ArcLight, Geena Davis, and WIF’s Cathy Schulman Co-Host Women in Entertainment Summit
ArcLight Cinemas, partnering with Women in Film and the Geena Davis Institute on Gender in Media, hosted the first annual Women in Entertainment Summit last week, which provided a day-long event full of insight and information about what’s holding women back in the entertainment industry, and what can be done to help them move forward.
I had the pleasure of attending this event, which featured amazing women from all areas of entertainment – actor and activist, Geena Davis herself gave a Keynote Address; women like director Catherine Hardwicke (Twilight) and writer Wendy Calhoun (Empire) appeared on panels discussing an array of topics; and women like Deborah Snyder (who’s produced tons of geek fare like 300 and the upcoming Batman v Superman) and Meredith Walker from Amy Poehler’s Smart Girls did “Fireside Chats” where they gave us an in-depth look at their work and what they’re doing to challenge the status quo for women.
There were two central themes that seemed to permeate the event: the idea of unconscious bias (specifically that men aren’t being malicious in Hollywood, they’re just stuck in a pattern they don’t even realize exists until it’s shown to them with hard data), and the fact that allowing women to create and work in the entertainment industry, as well as creating content that appeals to women just makes good business sense. As Tiffany Smith-Anoa’i of CBS Diversity said during a panel, “Diversity is not ‘the right thing to do,’ it makes business sense. It makes dollars.”
There was a lot of bandying about of numbers and statistics to show how bad things have gotten. In her Keynote Speech, Women In Film’s Cathy Schulman went in-depth into the recent three-year study they did along with the Sundance Institute to examine the gender discrepancy among Hollywood directors. Geena Davis (in a speech that was as hilarious as it was informative) discussed a lot of the discouraging facts and figures regarding women in the entertainment industry, that actually haven’t changed much in seventy-five years!
However, the really wonderful thing about the event was how inspiring it was, and that all of these women were coming together in hope, and with the knowledge that there are concrete things everyone can do to move themselves and other women forward in the industry.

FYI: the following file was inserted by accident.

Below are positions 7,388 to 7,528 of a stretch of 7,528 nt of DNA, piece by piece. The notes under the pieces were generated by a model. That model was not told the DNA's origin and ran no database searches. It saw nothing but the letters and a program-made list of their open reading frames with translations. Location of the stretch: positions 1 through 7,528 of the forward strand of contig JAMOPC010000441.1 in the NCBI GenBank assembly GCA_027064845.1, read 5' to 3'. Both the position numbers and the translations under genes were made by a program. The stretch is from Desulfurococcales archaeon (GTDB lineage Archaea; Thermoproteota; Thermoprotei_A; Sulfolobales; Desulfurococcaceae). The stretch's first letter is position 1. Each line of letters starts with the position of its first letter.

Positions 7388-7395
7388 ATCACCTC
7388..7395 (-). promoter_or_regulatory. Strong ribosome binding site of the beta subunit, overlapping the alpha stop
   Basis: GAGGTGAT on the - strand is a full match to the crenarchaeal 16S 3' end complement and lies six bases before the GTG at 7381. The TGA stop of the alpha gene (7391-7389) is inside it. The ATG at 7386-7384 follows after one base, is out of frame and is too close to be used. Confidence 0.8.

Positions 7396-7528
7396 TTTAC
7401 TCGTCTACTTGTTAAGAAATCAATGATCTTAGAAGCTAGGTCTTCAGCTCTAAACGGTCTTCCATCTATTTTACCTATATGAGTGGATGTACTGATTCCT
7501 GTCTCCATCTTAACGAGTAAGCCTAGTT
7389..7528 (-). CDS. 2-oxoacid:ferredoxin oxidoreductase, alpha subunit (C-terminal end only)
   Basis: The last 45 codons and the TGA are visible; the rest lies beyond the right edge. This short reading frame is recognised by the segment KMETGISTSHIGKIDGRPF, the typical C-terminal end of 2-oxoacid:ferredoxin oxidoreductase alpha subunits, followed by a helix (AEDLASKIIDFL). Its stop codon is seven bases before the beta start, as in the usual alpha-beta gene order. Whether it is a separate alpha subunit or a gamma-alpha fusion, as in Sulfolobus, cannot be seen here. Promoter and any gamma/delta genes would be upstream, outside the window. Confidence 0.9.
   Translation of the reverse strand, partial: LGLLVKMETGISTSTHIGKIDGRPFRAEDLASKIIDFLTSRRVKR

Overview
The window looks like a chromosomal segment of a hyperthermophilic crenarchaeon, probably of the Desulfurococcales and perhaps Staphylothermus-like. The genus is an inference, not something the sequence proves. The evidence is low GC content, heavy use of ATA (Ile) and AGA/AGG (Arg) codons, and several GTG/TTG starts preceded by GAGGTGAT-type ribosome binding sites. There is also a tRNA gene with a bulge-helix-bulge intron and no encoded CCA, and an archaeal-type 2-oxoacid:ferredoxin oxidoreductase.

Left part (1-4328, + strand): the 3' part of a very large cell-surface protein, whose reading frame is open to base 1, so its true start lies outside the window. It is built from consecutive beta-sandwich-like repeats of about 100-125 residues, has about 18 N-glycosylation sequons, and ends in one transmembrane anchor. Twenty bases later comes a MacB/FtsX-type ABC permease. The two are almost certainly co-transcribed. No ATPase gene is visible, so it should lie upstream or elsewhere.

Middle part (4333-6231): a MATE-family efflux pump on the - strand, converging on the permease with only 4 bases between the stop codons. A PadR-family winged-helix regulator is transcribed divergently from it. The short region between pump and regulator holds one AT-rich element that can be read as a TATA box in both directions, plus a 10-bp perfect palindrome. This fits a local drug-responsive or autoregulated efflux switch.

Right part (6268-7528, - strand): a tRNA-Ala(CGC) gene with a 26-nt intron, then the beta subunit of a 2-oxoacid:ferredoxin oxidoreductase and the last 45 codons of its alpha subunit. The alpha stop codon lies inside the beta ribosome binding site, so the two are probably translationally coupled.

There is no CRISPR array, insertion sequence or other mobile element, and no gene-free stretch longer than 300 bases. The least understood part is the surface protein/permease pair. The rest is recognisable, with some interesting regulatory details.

In fact, Schulman mentioned how Women in Film is taking concrete steps based on their study. She talked about the Four Conversion Points to which WIF is now devoting resources:
- Rebrand the gender parity movement – figuring out a way to talk about gender parity in a way that’s a little cooler than saying “gender parity”
- Economic performance aalysis – doing another intensive study to show how nurturing female-led projects benefits the marketplace
- Gather influential ambassadors for an activation program to: 1) remove fear 2) address unconscious bias, and 3) execute an equality index for accountability that they’ve come up with
- Education and sponsorship, increasing the efforts in which they’re already involved
Gretchen McCourt, Executive Vice President of Cinema Programming for Pacific Theaters (which owns ArcLight Cinemas) made the pledge that she was making gender parity a priority at her theaters, and will be making the conscious effort to seek out films created by and starring women for screening at her theaters, always aiming for 50% of the films screened.
In a panel called “Role Play,” Scandal costume designer, Lyn Paolo stressed the importance of mentorship and women needing to support each other. This was echoed by Susan Cartsonis of Storefront Pictures, who said that despite their fear, women need to come from a place of abundance, and act like there’s room for all women to succeed – because there is. For her part, Cartsonis is starting a media fund through Storefront to empower women through entrepreneurship and financing.